Matt Sutton brought 30 handmade signs to Tuesday evening’s town hall meeting on the proposed redistricting of Stafford County’s 17 elementary schools.
The signs read, “Embrey Mill chooses Plan A.”
“Our neighborhood bleeds for Winding Creek,” Sutton said. “There are even people who live in Embrey Mill who don’t have children but still volunteer at the school. We need to stay there.”
Under one of two plans for redistricting presented to the Stafford School Board by ARCBridge Consulting last month, students who live in Embrey Mill would move from Winding Creek to Park Ridge Elementary School.
Sutton said he has a kindergartner and a third-grader at Winding Creek now, and another child at home who will start kindergarten in August 2019, when redistricting changes will go into effect.
“When my [third-grade] daughter asked why I was coming out tonight, I told her, ‘I’m going to fight to keep you at the school you love,’ ” Sutton said. “When she found out she might be going to a different school next year, she curled up in a ball and cried.”
Sutton was one of many passionate parents who attended the first of three town hall meetings held to gather community input on the two redistricting plans. Two hundred chairs were set up in the Drew Middle School gym and the audience overflowed to bleachers along the side of the room.
Attendees were busy scribbling their questions on cards throughout the meeting. Members of Stafford County Public Schools’ communications staff collected the cards to be read aloud by schools spokeswoman Sherrie Johnson.
Present to answer the questions were Priti Mathur of ARCBridge Consulting, Superintendent Scott Kizner, Assistant Superintendent for Operations Scott Horan and Supervisor of Planning and GIS Matt Townsend. Members of the School Board were present to listen but did not comment.
Supervisors Meg Bohmke, Jack Cavalier and Gary Snellings also attended.
The need to redistrict the county’s 17 elementary schools was driven by the county’s purchase last year of a shuttered Christian school off Garrisonville Road. Stafford plans to house the school division’s early childhood programs there, freeing up classroom space in many of the elementary schools.
Some of the county’s elementary schools are underused, while others are approaching capacity, according to the consultants.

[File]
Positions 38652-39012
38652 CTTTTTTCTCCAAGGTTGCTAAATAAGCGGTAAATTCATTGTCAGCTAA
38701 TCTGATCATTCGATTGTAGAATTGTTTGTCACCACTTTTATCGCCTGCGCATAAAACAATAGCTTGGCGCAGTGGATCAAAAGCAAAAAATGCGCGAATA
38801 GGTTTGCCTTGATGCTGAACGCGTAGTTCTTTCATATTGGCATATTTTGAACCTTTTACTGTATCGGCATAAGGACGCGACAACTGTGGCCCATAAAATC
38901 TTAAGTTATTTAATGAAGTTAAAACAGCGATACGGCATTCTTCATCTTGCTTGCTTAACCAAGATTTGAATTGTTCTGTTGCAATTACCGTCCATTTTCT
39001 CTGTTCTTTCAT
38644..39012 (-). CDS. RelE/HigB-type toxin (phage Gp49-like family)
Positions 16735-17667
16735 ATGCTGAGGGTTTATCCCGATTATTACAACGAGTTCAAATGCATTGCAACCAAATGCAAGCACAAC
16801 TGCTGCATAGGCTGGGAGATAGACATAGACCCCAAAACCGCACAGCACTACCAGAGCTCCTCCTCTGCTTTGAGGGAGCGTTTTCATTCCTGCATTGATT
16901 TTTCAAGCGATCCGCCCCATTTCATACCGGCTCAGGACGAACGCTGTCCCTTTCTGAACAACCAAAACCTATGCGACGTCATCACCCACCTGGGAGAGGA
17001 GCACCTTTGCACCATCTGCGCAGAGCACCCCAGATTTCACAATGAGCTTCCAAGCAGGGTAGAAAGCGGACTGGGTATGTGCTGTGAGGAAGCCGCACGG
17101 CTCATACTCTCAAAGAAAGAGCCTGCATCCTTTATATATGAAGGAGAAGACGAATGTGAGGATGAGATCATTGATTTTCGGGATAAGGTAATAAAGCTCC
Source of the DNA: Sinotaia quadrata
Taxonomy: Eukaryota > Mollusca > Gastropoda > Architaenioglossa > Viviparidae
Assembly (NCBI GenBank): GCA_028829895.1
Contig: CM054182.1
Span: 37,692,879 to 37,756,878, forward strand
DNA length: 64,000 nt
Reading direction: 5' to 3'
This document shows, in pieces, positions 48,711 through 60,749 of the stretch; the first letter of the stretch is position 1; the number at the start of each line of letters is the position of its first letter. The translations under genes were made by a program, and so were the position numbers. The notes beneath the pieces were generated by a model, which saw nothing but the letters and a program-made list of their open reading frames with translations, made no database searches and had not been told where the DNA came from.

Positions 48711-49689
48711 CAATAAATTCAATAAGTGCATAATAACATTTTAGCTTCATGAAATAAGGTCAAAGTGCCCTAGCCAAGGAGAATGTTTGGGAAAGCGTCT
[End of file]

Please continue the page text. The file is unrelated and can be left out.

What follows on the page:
Garrisonville and Rockhill schools are operating at 65 and 67 percent capacity, respectively—while Rocky Run and Winding Creek are operating at 97 percent capacity.
Rather than create a redistricting committee of parents and community members, the School Board hired a consultant to redraw elementary school attendance zones to “avoid strong advocacy and minimize lobbying,” Kizner said Tuesday.
“[The board] wanted to keep the process neutral and moving forward,” he said.
Mathur said the consultant was given five priorities to guide the process—balancing enrollment across the elementary schools by aiming for 85.6 percent capacity use by the fourth year, proximity to schools, contiguity and connectivity, keeping neighborhoods together “as much as possible” and using the school division’s planning units and 10-year enrollment projections.
ARCBridge presented two possible redistricting plans earlier this month. Under Plan A, 3,192 students—out of a county wide total of 12,476 elementary students—would change schools and 11 neighborhoods would be split.
Plan B would affect 3,800 students and split 16 neighborhoods.
Under Plan A, minimum capacity in the fourth year—the 2022–23 school year—would be close to 83 percent at Hartwood and the maximum would be 90 percent at Moncure.
Under Plan B, minimum capacity in the fourth year would be almost 80 percent at Hartwood and maximum capacity would be 88 percent at Conway.
Fifth-graders who are slated to move will be given the option to stay at the school they attend now, Kizner said, but their parents would have to drive them to school.